Saturday, December 09, 2006
Human Rights Day - December 10th
Many of we humans now realize that environmentally the world is one - the atmosphere we breathe knows no borders and is shared, better or worse, by all. The water in my body and from my tap is the same body of water that someone is using in Djibouti or Sydney or Nepal. The oil and gas we are digging out from under the earth's skin is from one source... and is warming the planet for all of us as we burn it.
Even the human economy is one thing - look where your bananas and shirts and skirts and toys and pencils come from. Look at where your investments or retirement funds are spent.
Here's my idea: we are one group of humans and if we can attain basic human rights for every soul, we will evolve successfully. If we can't, we're likely to fail.
A good place to begin is the Universal Declaration of Human Rights, adopted on December 10th, 1948. It's a standard not fully met in any nation (although Norway is pretty damn close Nerdine!). And many of the rights enshrined there are under attack as fear grows and governments 'protect' their citizens by removing our rights.
Anyhow, celebrate this wonderful vision tomorrow and if you have a few minutes go to this Amnesty link and write a letter on behalf of those who don't have the rights you have.
My daughter and her Grade 11 friends blitzed their high school last week with human rights. One day there was a poster for each of the 30 rights posted. One day, every student (800) found a piece of paper on their desk with a scenario such as this:
Imagine your uncle is involved in a peace association that your government does not approve of. One day soldiers storm your house, looking for him. When they can’t find him they kidnap your family and take you to a military camp. Imagine that they proceed to beat, torture and rape you and members of your family, even though you have no idea where your uncle is. This happened to a boy named Enrique Somanas in Mexico and happens to other people all over the world.
Everyone has the right to take part in meetings and join associations in a peaceful way. Article 20 - Universal Declaration of Human Rights
Imagine that you are traveling back to Canada from a foreign vacation. On a stopover in New York you are arrested, imprisoned and then flown to another country – without being charged with a crime and without your family being notified. After 11 months of torture and interrogation, you are released and flown home to Canada. You are never charged with anything and never given an explanation from the United States for why you were kidnapped and tortured.This is the experience of Maher Arar, a 34 year old Canadian who lives in Kamloops, BC today.
No one shall be subjected to torture or to cruel, inhuman or degrading treatment or punishment. Article 5 – Universal Declaration of Human Rights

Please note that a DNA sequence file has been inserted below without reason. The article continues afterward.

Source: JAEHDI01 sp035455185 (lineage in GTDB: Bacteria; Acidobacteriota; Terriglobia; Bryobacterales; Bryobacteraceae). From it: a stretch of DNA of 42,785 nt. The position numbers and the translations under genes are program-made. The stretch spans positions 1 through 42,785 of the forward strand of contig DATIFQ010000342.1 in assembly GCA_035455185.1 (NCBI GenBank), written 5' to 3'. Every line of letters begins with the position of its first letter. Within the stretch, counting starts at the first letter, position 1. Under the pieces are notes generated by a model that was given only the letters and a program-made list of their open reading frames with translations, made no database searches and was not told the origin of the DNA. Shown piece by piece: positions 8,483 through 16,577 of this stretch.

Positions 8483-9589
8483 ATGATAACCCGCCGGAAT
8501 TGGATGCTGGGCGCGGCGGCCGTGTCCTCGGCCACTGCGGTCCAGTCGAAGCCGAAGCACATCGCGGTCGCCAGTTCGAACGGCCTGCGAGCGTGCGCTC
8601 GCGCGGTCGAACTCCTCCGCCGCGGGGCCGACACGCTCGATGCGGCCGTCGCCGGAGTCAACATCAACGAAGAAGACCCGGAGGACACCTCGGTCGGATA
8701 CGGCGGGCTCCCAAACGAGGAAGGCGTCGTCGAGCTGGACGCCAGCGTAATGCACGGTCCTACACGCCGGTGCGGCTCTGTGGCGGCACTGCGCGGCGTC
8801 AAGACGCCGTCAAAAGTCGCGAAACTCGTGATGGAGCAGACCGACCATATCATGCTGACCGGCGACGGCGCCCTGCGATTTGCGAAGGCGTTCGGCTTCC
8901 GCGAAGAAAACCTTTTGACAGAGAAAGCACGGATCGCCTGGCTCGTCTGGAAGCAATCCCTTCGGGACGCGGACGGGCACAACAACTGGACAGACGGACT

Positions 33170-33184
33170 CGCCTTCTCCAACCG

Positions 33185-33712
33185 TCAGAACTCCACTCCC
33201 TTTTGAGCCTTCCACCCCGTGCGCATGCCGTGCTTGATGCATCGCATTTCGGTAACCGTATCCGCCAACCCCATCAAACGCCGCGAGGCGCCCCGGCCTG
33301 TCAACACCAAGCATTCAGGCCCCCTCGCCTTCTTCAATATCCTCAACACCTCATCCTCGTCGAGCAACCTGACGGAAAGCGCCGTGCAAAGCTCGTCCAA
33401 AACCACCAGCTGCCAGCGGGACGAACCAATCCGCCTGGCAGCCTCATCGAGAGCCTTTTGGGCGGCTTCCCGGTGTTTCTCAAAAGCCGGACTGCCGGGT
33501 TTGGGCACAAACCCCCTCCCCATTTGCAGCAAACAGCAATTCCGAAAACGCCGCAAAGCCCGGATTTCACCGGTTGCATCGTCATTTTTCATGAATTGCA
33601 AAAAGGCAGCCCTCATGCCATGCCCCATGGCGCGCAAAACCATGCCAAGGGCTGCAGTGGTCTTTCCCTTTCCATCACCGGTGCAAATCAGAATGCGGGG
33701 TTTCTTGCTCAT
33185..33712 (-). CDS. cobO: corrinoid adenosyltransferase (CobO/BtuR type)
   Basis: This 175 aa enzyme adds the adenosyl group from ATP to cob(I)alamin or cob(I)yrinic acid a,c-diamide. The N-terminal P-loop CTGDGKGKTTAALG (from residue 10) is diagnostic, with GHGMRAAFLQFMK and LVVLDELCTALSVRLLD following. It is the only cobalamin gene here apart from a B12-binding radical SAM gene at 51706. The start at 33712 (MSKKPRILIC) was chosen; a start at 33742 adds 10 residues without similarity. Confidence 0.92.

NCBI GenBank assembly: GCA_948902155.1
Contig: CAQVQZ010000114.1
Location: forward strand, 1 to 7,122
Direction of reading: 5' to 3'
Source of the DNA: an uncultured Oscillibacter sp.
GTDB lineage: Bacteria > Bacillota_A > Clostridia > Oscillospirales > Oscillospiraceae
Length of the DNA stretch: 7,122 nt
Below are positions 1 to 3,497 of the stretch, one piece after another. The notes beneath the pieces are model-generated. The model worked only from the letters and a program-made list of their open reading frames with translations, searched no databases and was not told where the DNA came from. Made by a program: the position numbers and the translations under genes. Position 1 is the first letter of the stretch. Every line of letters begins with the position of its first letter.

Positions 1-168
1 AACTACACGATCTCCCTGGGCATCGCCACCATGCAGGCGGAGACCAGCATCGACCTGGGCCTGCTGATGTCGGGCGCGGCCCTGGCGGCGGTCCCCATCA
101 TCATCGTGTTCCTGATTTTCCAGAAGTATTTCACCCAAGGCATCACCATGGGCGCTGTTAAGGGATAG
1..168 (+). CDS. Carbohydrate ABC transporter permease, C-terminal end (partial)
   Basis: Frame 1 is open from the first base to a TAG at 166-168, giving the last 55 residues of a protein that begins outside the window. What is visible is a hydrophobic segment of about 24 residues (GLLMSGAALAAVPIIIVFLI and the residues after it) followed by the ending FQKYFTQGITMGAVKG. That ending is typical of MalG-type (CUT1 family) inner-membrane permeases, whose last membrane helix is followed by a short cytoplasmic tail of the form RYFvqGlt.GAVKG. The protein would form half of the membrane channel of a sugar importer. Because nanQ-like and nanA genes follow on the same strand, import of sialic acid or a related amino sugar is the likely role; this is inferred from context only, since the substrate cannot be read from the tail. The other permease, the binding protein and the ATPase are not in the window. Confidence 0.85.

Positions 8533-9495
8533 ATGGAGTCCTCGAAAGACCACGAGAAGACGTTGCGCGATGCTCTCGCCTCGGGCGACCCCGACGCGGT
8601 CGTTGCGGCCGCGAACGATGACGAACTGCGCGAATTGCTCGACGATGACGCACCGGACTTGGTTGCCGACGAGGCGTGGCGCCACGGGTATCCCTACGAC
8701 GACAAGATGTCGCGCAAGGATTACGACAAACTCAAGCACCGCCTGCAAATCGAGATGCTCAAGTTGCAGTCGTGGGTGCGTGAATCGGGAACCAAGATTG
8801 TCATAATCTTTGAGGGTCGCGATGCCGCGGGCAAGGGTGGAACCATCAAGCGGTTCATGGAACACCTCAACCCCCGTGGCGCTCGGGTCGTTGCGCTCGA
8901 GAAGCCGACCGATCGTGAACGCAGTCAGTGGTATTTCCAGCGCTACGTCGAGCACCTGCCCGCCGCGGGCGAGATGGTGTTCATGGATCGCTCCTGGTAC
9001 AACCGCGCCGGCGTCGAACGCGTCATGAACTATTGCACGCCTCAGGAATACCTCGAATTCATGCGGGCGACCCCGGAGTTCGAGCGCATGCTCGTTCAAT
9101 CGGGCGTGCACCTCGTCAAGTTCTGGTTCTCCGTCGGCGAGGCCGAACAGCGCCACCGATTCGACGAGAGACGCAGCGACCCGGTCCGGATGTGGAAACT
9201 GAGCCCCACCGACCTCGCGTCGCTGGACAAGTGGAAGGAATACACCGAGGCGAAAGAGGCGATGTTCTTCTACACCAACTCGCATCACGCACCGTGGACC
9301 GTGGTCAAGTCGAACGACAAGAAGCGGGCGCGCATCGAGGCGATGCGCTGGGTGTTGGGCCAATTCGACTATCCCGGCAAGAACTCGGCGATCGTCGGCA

I'm counting on the kids to evolve humanity in this century. You?
i hope the developing environmental issues don't slide us back to square one in the survival stakes!
If not, we'll keep sliding as we have, at least here in the US these past 30 + yrs ; (
I do hope though........
I've spent quite some time thinking about it. Have you ever read Nietzsche's "Beyond Good and Evil"?
It sheds some interesting light on the subject. I feel like it is a part of our history of living in isolated communites that makes us feel like we can appeal to some objective standard of good and bad. Only with so much diversity it is difficult to find these same standards in our modern socieites.
This is difficult today, because people can deduce many different opinions from the same moral philosophy.
My hope is that with Informationalism I can return a kind of moral reference, but it must be chosen. One must choose that the will to survive is a good thing. Of course, if they don't, they won't be around very long to make their discussion. The closest thing I can think of to and objective good is the will to survive. It is from this will that Informationalism springs, as it seems to me the only logical course to ensure survival and progress.
In response to your other question:
These are some of my own thoughts which I am hoping will catch on with others. If we can work together to start building an environment of free discourse not bounded by moral taboos, then we can really start helping each other and ourselves.
I think it's about secrets. People keep secrets because they are afraid, or they acquire them so that they can feel powerful and make others afraid.
In Informationalism, if everybody knows, what is there to fear? Where is the oppressive power?
I've already tried to create a private sphere where those bits of data that are important to the individual but of little use to the species are preserved. After all, there must be some privacy so that we can have unique discourse.
People cannot be forced to be free. They must be educated to be so.
Could not agree with you more on the conclusion part-we can count on kids for the humanity to evolve!
Regards and best wishes!
I wish more schools would do what was done at your daughter's school! That was awsome!
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